On the menu:
Roasted cauliflower salad
Serves 4 as a side

1 large head of cauliflower (around 3 lbs)
2 Tbsp olive oil
2 garlic cloves, minced
3 Tbsp capers
1 1/2 Tbsp fresh squeezed lemon juice
1/4 tsp red pepper flakes
1/2 tsp freshly cracked black pepper
Salt

Preheat oven to 425 degrees. Line a large baking sheet with foil.

Clean stem and leaves off of the head of cauliflower. Chop cauliflower into bite sized pieces with flat sides (this just makes roasting and caramelizing easier). Rinse in a colander and shake off as much excess water as possible.

Toss cauliflower in a large bowl with olive oil and black pepper. Spread in one layer on the baking sheet and bake for 10 minutes. Flip cauliflower with tongs and roast for another 10 – 20 minutes until your pieces are golden brown and softened.

Spread cauliflower on a plate in one layer so that it cools down a bit.

In a large bowl, add capers, lemon juice, red pepper flakes, and a healthy pinch of salt. Add cauliflower and toss to coat. (This is where you would add your chopped olives if you wanted)

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Pumpkin Ginger Soup

‘Tis the season to cook with pumpkin. You’ve been bombarded by orange at the farmer’s market, inundated with pumpkin recipes from your daily email recipe newsletters, and overwhelmed by Starbucks and Dunkin’ Donuts commercials featuring pumpkin flavored everything. I would say it’s cliche, but really… it’s just delicious. Below is an incredibly easy recipe that yields a flavorful soup that would serve as a lovely first course to any fall meal, or as a hearty lunch with crusty bread on the side. Don’t hold back, friends… give in to the power of pumpkin.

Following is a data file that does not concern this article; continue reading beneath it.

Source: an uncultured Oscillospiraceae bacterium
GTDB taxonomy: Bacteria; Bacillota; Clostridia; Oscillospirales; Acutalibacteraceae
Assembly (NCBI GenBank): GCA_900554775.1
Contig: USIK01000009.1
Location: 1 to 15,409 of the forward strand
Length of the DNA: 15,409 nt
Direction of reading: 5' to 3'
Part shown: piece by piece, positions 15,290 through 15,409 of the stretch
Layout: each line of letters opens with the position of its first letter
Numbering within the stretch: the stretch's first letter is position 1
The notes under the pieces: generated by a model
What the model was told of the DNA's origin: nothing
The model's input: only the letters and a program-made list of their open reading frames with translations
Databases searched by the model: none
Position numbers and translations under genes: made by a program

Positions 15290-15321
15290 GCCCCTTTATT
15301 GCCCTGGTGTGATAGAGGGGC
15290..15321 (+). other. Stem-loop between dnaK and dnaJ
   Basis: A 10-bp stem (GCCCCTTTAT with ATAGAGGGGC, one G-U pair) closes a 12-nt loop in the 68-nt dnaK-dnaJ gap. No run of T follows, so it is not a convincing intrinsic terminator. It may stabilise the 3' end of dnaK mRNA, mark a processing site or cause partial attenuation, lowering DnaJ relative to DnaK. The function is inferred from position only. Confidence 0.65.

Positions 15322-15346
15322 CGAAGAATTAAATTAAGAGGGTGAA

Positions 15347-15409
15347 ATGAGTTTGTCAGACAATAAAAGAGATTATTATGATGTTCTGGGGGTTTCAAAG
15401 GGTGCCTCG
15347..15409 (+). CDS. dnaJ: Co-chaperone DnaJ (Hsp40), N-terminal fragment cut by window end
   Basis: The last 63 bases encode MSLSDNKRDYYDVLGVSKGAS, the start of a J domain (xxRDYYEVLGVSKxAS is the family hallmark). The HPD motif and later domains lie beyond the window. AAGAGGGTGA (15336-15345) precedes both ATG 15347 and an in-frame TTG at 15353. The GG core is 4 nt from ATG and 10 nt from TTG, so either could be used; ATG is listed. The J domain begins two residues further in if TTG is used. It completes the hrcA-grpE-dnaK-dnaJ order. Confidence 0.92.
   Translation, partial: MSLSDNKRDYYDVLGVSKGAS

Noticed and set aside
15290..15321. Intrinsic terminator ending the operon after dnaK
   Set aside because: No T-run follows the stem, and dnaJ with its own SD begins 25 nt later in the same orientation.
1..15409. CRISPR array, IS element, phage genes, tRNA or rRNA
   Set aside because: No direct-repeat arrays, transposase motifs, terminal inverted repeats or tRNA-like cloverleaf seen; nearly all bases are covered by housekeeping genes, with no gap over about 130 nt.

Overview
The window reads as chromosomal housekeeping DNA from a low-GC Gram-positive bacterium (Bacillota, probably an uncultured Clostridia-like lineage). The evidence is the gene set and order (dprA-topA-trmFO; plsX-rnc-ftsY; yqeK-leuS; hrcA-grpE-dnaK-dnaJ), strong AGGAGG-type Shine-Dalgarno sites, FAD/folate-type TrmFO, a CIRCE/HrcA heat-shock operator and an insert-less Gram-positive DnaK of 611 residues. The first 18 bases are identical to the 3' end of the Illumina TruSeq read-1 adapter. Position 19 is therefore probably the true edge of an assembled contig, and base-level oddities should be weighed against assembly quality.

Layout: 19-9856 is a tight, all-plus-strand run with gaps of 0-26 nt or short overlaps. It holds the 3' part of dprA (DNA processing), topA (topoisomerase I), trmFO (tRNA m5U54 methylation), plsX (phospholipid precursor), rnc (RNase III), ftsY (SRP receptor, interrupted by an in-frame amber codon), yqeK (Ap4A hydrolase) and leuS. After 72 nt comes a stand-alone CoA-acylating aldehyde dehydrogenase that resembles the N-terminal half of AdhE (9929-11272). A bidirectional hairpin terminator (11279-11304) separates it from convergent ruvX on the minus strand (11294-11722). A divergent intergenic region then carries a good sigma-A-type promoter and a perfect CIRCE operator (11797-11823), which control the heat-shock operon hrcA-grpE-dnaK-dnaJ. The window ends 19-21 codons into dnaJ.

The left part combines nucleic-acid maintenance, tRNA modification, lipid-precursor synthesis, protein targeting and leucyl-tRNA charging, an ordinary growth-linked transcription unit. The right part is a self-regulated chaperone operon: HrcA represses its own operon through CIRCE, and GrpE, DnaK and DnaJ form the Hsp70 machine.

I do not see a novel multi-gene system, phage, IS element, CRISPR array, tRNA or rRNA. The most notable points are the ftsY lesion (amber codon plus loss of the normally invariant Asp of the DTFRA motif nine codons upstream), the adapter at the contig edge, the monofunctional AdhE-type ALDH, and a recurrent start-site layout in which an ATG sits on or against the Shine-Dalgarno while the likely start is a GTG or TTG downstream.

On the menu:
Pumpkin Ginger Soup
Serves 4
Adapted from this recipe at Yumm.com

2 tsp extra virgin olive oil
1 white onion, minced
2 cloves garlic, minced
1 1/2 Tbsp ginger, finely grated (or use 1 Tbsp ginger powder)
2 tsp salt
1 tsp freshly ground black pepper
2 15-oz. cans of pumpkin puree
3 1/2 cups vegetable or chicken stock
1/2 cup heavy cream
2 tsp Sriracha (or similar hot sauce)

Heat olive oil in a large stock pot over medium heat. Add onions and cook until translucent, about 8 – 10 minutes. Add garlic and ginger, cook for another 2 minutes. Add salt, pepper, pumpkin, stock, cream, and hot sauce. Stir until combined and turn down heat until the soup is simmering. Simmer for 25 minutes, occasionally stirring. Use an immersion blender to blend* in the pot, or pour soup into a standing blender and blend until completely pureed. Replace soup in the pot and heat until hot and ready to serve. Top with crunchy pumpkin seeds if desired.

*Note: you don’t necessarily have to blend this soup, but I found the crunchy onions distracting so I ended up blending the entire pot after I ate one bowl. It was much creamier and much more flavorful after all. If you don’t want to go through the hassle of dirtying your blender, though, it’ll still be delicious without the blending.